/ Mamiya 7II medium format

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Ice Nine - on 14 Feb 2013
Anyone interested in my immaculate Mamiya 7II with 43mm, 80mm and 150mm lenses. I'm open to offers - email via

This is what Ken Rockwell wrote recently:

"The Mamiya 7 is the world's best camera.

If I only could have one camera for everything I do, it would be the Mamiya 7 and the 43mm, 80mm and 150mm lenses.

Why? Because the Mamiya 7 offers technical image quality unmatched by anything, film or digital, this side of 4x5" film, and it's still small enough to carry around my neck all day long and shoot hand-held. It's easy to shoot fast, too, and has lenses of optical quality far beyond any 35mm or zoom lens.

Since large-format cameras don't work well hand held, this crowns the Mamiya 7 as the world's highest technical quality hand-held camera, period. It's a complete class above Leicas, and DSLRs like the Nikon D3X, Canon 1Ds Mk III and 5D Mark II."
icnoble on 14 Feb 2013
In reply to Ice Nine: He also says this about the Mamiya

The Mamiya 7 is an expensive camera with fantastic optics, but it's built with only second-rate mechanical quality. It can produce consistently spectacular images. I love it, but don't be disappointed when things start falling off your new $3,600 camera. Just look at the film you get back and you'll be ecstatic (happy).
Blue Straggler - on 14 Feb 2013
In reply to Ice Nine:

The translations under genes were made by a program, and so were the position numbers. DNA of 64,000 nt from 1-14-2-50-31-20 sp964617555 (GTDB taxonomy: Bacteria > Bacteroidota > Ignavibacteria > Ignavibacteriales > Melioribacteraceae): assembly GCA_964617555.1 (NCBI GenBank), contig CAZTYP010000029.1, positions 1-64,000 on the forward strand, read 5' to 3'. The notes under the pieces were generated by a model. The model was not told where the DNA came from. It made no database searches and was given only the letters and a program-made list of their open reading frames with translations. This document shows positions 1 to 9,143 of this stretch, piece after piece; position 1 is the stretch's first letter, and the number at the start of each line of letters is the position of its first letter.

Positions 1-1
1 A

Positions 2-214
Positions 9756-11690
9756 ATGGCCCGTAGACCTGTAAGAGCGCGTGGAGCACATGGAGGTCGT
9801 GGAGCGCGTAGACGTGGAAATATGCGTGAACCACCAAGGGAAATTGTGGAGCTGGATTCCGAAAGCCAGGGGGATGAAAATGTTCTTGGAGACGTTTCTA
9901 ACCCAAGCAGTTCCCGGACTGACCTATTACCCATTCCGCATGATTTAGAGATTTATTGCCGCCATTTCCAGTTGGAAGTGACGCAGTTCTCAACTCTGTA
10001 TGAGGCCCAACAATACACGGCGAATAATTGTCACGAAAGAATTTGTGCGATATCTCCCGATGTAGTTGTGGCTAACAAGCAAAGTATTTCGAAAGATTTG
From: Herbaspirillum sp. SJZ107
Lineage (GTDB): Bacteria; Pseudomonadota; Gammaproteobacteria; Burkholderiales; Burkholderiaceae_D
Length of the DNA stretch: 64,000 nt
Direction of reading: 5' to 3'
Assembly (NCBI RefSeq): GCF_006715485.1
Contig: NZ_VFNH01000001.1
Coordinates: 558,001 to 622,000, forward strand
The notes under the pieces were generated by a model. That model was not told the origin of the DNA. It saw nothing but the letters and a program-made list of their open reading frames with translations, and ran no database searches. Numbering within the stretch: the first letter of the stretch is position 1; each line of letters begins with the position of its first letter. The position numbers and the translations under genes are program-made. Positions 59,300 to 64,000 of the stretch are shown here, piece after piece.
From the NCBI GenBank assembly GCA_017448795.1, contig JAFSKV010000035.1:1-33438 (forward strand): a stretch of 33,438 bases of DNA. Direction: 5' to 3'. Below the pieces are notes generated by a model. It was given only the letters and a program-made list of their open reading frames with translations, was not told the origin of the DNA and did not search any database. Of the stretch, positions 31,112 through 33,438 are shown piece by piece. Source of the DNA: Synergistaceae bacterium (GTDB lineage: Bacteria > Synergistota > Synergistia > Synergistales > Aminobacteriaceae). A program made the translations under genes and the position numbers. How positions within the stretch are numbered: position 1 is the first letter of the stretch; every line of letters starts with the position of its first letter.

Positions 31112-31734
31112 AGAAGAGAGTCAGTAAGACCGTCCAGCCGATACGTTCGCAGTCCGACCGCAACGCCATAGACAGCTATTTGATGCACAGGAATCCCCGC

You might get more interest if you post this as a Premier Post.
andi turner - on 15 Feb 2013
In reply to Ice Nine: How does a camera body help to produce great images? I can understand how lenses and film/DSLR sensors do it, but never understood why one SLR body was better than any other? Although I also appreciate that Mamiya cameras are held in very high regard.
telemark - on 15 Feb 2013
In reply to andi turner: Partly because of the lenses you can attach to it. Mamiya lenses are good.

And partly ergonomics - when compared to other medium format cameras the 7/11 is convenient so you are more likely to actually use the thing. If you don't use the camera it will never produce images, great or otherwise! Big negatives from a camera you can hold like an SLR compared to my big Bronica which feels like a brick around my neck after 10 minutes.
IPPurewater on 15 Feb 2013
In reply to icnoble: I've had a Mamiya 7 for 15 years. The quality and clarity of the images I get from it are fantastic, especially on Fuji slide film.

Ken Rockwell is being over cautious for the American market when he says "but it's built with only second-rate mechanical quality.". I treat my cameras with care, and I've never had any problems with the build quality or working mechanisms of this camera.

These are great cameras in my opinion.


Adam Long - on 15 Feb 2013
In reply to:

My Mamiya 645s have never missed a beat, always rock solid reliability. Not for nothing that Martin Hartley called them 'the landrover of cameras'.

Andi, you obviously haven't used many bodies! The body is what gets the shot, the lens sensor/ film only really matter for pixel peeping.

Never got on with rangefinders myself, but I'd agree that the Mamiya 7's combination of resolution and portability is unmatched.

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